MARIJUANA TAX: Does this even deserve to be on the list? I had not considered it before since the chief goal of a successful marijuana initiative is to legalize marijuana rather than create a new revenue stream. However, there will be a tax component to a marijuana proposal and the tax will be part of the debate over the measure.

ROAD FIX TAX: Unlikely that a road fix tax proposal would come via the initiative process although a powerful coalition of business and labor supports such a thing. Out of frustration they could move a proposal forward. There is also a chance a compromise transportation/infrastructure bill could come out of the Special Session which includes taxes. Neither the governor nor supporters of a road fix tax want to see it on the ballot, but that could be part of a final deal.

Finally, since I mentioned it last time but do not include it in the top five, Senator Bob Hertzberg has a plan to tie the tax system more closely to the current state economy by taxing services. Hertzberg also has a strategy that if many different taxes are headed for the ballot, that could present an opening for him. He could argue that his answer to California’s tax system flaws is a better overall fix than the myriad of other proposals. Remember, he also has potential financial support from another billionaire, Nicolas Berggreun’s Think Long Committee.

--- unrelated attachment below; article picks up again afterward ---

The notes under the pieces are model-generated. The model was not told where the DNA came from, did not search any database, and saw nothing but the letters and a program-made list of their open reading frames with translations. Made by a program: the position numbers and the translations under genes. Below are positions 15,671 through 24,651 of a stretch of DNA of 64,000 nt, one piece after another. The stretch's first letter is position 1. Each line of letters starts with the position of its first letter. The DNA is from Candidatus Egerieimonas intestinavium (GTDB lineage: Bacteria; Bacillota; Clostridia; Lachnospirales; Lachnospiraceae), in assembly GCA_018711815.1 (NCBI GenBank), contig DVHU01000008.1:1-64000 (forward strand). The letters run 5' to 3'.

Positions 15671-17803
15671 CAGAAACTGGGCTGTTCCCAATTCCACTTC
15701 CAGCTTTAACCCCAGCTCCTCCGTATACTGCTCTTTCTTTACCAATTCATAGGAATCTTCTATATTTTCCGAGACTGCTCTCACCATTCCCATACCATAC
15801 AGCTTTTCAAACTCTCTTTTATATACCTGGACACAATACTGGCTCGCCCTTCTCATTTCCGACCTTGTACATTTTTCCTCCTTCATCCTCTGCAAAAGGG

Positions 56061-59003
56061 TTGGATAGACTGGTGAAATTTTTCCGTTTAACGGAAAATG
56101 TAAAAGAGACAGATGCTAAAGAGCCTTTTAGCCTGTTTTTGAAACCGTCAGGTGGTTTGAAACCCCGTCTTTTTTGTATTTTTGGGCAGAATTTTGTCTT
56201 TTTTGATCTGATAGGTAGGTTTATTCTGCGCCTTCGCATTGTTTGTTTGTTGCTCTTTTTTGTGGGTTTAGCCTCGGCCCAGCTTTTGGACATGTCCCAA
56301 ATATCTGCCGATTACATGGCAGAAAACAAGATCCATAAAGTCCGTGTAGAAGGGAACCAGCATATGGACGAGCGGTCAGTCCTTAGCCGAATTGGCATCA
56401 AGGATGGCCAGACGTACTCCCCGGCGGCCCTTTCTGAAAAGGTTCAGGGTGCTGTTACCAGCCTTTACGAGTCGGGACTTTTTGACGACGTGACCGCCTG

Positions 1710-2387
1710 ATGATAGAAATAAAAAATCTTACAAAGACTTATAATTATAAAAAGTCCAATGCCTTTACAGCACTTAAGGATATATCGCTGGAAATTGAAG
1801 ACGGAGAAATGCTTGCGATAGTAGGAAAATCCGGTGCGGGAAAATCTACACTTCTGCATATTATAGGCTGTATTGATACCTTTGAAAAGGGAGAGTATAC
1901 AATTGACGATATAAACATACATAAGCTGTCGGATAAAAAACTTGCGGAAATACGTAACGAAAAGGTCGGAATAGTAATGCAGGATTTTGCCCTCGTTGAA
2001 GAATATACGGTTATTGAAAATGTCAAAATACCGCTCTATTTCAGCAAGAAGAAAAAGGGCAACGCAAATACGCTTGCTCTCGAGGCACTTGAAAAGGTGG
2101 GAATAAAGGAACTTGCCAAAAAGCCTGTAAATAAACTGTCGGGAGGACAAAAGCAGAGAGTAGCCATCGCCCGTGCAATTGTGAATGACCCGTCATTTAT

Write a comment
  1. Ken
    Ken 30 October, 2015, 14:51

    Thanks for the heads up. However, if all tax measures (scams to one degree or another) fail will the sky fall down?

    Reply this comment
  2. Spurwing Plover
    Spurwing Plover 30 October, 2015, 14:55

    Looks like just another Meathead Tobaco tax

    Reply this comment
  3. Colonel Bill Kilgore
    Colonel Bill Kilgore 31 October, 2015, 13:45

    Tax’em to the stone age, son!

    Tax’em good and hard, then tax’em again.

    Tax the shiite outta ’em.

    You didn’t include the local tax increase measures. A ton of them coming next election.

    At the state level I bet they get a tax measure for the roads which will be spent on everything else.

    And if Shitzberg gets his way the total taxes we all pay will go up although you can bet it will be advertised as a tax cut for the hoi polloi.

    I love the smell of tax increases in the morning!

    Reply this comment
  4. Spurwing Plover
    Spurwing Plover 31 October, 2015, 15:14

    Tax your Big Mac,Tax your cola,tax you ammo,tax your gasoline,tax your law mowing,tax your picnics,tax your christmas oriments TAX AND SPEND,TAX AND SPEND TAX AND SPEND thats what the demac-RATS like to do

    Reply this comment
  5. Ulysses Uhaul
    Ulysses Uhaul 31 October, 2015, 21:51

    Do not fret.

    You can move with us.

    Pack and Ship!

    Reply this comment

Write a Comment

Leave a Reply

Related Articles

17 years later, O.C. desalination plant inches toward finish line

The massive $1 billion Carlsbad desalination plant — the largest in North America — begins normal operations this month after

San Diego mayor’s latest escapade borders on extortion

June 18, 2013 By Chris Reed The bullying behavior that has characterized Bob Filner his entire political career has taken

Dreamers leaving CA

The New York Times ran a fascinating graphic showing how California, while still a major destination of those from foreign lands,